Qualis creation was part of the answer to the pressing problem of a more qualitative evaluation. Considering the lack of resources to qualitatively assess all the journal papers published in the country, the agency in charge of the evaluation, CAPES, opted to classify scientific publishing outlets, assuming that articles accepted by indexed journals with a peer review system would guarantee a certain level of quality (Barata, 2016; Glänzel and Moed, 2002).

Qualis was then created with the primary purpose of classifying the journals listed by graduate programs in the annual data collection system used by CAPES to map the work conducted by faculty members and graduate students. The first classification system assessed journals in two main dimensions: quality or relevance in a specific scientific field (A for high, B for average, or C for low); and their circulation (1 for international, 2 for national, and 3 for local). Three additional rankings were added to the nine possible combinations: SR – which means that the areas did not have enough information to classify the journal; IP – improper, meaning that it was not considered a scientific journal by the area committees; and NC – not classified by the area (CAPES, 2003).

Therefore, CAPES would collect the complete list of publications from graduate programs around the country and make them available to each evaluation area committee for classification. The areas had some flexibility with respect to the evaluation methods adopted, and they would rely more on database indicators in the areas of science, technology, engineering, and mathematics (STEM), and on qualitative methods for those in the social sciences and humanities (SSH) (Barata, 2016; CAPES, 2003; Soma et al., 2016). Some additional characteristics of the original Qualis are:

  1. Qualis is not a comprehensive list of journals. It contains only those with publications reported by graduate programs during each evaluation cycle;

  2. Classification is ex-post, so journals are ranked according to the assessment performed after the publications are reported to CAPES by graduate programs. No ex-ante component is present in the classification, so no expectation of future performance can be derived from a Qualis result;

  3. Qualis is a temporary list, not a cumulative one. That means that classifications from one cycle are not transported to the following one;

  4. Journals can have multiple classifications across evaluation areas, as the same journal can be used to publish papers from graduate programs in different areas, and each committee conducts an independent analysis.

Considering the premisses and characteristics listed for the original Qualis, its primary purpose is reinforced. However, some evaluation areas progressively incorporated other purposes for Qualis, such as making select journals more attractive for prospective authors by artificially inflating their ranking, or adding journals not reported in the data collection to the list, also aiming to stimulate publications in journals considered important in each field (CAPES, 2003).

With some of these distortions already being incorporated to the basic premisses defined in its beginnings, Qualis was used for a whole decade undergoing just minor evolutive adjustments after each new evaluation cycle. After the 2007 national evaluation, CAPES considered that it was time for a more significant change in the classification.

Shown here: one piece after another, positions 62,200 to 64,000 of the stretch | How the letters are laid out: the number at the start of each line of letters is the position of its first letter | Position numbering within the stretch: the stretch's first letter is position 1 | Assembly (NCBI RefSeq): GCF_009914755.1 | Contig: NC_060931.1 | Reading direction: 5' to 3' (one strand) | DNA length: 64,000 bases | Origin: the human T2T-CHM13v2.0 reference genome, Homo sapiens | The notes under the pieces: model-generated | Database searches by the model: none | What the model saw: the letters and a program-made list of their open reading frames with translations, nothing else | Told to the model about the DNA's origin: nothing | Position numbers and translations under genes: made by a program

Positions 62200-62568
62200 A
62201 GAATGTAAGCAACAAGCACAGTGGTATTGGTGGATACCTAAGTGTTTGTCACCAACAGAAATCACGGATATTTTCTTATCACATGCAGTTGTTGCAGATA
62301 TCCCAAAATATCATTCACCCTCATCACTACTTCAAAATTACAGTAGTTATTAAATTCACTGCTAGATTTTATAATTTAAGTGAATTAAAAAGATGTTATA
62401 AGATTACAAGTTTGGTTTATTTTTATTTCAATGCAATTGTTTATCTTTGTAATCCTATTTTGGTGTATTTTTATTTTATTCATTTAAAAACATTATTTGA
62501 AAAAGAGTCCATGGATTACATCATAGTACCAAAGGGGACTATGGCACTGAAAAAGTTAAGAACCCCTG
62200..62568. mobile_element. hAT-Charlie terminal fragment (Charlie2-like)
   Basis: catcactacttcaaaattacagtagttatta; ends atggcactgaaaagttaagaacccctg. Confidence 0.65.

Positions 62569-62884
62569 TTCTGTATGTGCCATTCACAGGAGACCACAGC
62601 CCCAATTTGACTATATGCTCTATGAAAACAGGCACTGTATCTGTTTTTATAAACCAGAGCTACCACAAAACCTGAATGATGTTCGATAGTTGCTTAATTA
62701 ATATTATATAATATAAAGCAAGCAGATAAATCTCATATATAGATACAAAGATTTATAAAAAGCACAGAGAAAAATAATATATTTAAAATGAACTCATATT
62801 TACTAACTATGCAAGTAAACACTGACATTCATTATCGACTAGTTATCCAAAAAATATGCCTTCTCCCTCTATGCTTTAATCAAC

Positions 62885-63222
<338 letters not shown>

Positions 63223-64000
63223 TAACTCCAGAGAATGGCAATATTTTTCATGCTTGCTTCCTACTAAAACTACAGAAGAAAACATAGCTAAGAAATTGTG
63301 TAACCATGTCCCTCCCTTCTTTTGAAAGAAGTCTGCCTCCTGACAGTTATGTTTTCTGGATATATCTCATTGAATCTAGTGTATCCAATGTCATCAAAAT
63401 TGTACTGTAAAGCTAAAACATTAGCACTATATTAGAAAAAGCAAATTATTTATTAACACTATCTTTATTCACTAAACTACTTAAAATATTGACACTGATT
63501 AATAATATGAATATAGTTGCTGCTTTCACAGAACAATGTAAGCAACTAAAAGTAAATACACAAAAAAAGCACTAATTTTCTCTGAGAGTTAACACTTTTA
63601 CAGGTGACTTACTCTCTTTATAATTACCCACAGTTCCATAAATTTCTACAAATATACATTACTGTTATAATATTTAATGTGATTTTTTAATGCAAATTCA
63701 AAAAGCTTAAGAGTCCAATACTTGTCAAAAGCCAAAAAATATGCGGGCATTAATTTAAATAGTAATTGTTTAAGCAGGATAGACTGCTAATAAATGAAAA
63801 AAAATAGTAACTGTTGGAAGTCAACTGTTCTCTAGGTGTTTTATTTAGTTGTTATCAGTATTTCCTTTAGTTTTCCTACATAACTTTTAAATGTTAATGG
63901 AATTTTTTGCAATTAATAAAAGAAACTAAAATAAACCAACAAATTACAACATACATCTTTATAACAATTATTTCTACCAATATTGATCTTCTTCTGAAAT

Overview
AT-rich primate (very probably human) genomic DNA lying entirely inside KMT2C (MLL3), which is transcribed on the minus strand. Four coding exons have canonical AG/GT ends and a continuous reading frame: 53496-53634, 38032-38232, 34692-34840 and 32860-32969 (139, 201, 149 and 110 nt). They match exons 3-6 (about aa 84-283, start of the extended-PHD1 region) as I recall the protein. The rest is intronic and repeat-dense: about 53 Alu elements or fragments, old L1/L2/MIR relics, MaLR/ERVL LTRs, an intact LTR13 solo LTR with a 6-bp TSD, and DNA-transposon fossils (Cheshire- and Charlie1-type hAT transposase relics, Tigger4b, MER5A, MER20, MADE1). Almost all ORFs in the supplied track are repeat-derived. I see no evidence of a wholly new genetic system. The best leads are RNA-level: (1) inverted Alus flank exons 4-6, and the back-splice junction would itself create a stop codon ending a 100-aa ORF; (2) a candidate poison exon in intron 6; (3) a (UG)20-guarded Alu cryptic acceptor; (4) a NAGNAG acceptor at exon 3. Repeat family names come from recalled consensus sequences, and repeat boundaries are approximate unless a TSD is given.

2. Reviewing Qualis for a new phase

After ten years of experience, Qualis went through a review primarily motivated by the need to recover the gradual loss of discriminatory power experienced over the years (Barata, 2016). The main change was the replacement of the double scale of circulation and quality with a new single scale of seven strata: A1, A2, B1, B2, B3, B4, and B5, plus an additional stratum C for publications that did not meet the minimum criteria established in each area (Soma et al., 2016).

The following rules applied to the new scale, which continued to be attributed independently by each evaluation area:

  1. The number of journals classified as A1 must be smaller than that of those as A2;

  2. The number of journals in A1 + A2 can account for a maximum of 25% of the journals listed in the area;

  3. Similarly, A1 + A2 + B1 cannot add up to more than 50% of the journals;

  4. All strata must be populated, with only C as a possible exception.

The rules behind the new Qualis scale reveal that the previous model may have led to overpopulation of the upper stratum in some areas. For instance, while every journal could be ranked A on the previous scale, the new top A1 rank was limited to the 12% percentile or so. A2 would include the remaining top-quartile journals and B1 those above the median.

Some discriminatory power was regained, but little else changed in the new Qualis. The old rules remained in place and problems persisted, such as in the case of journals with completely distinct classifications between areas, as can be seen from the example shown in Table 1.

Table 1. Example of a journal with multiple strata in the Qualis classification of 2017.

Table Description automatically generated

“Evaluation: Journal of higher education evaluation” is a multilingual and open access Brazilian journal founded in 1996. Operating under the Diamond OA model, it is indexed in databases such as SciELO, but not in the more international ones such as Scopus and Web of Science. Although valued as an A1 journal by the evaluation area of Education since the 2010 edition of Qualis, a multitude of distinct classifications can be seen in the results of the 2017 edition shown in Table 1 (CAPES, 2023c).

In the same way evaluation areas could inflate the rankings of journals they want to promote, they also devalued journals for reasons such as lack of pertinence, relevance, or adherence to the area, leading to the type of evaluation inconsistency seen in Table 1. And the problem also affects internationally established journals. For example, the official Qualis 2017 results reveal that while “Science” is ranked A1 in most areas, it was classified as A2 in Economics and in “Business...”, and B1 in Law. In that sense, Figure 1 shows that the extent of these variations is not limited to a few example journals.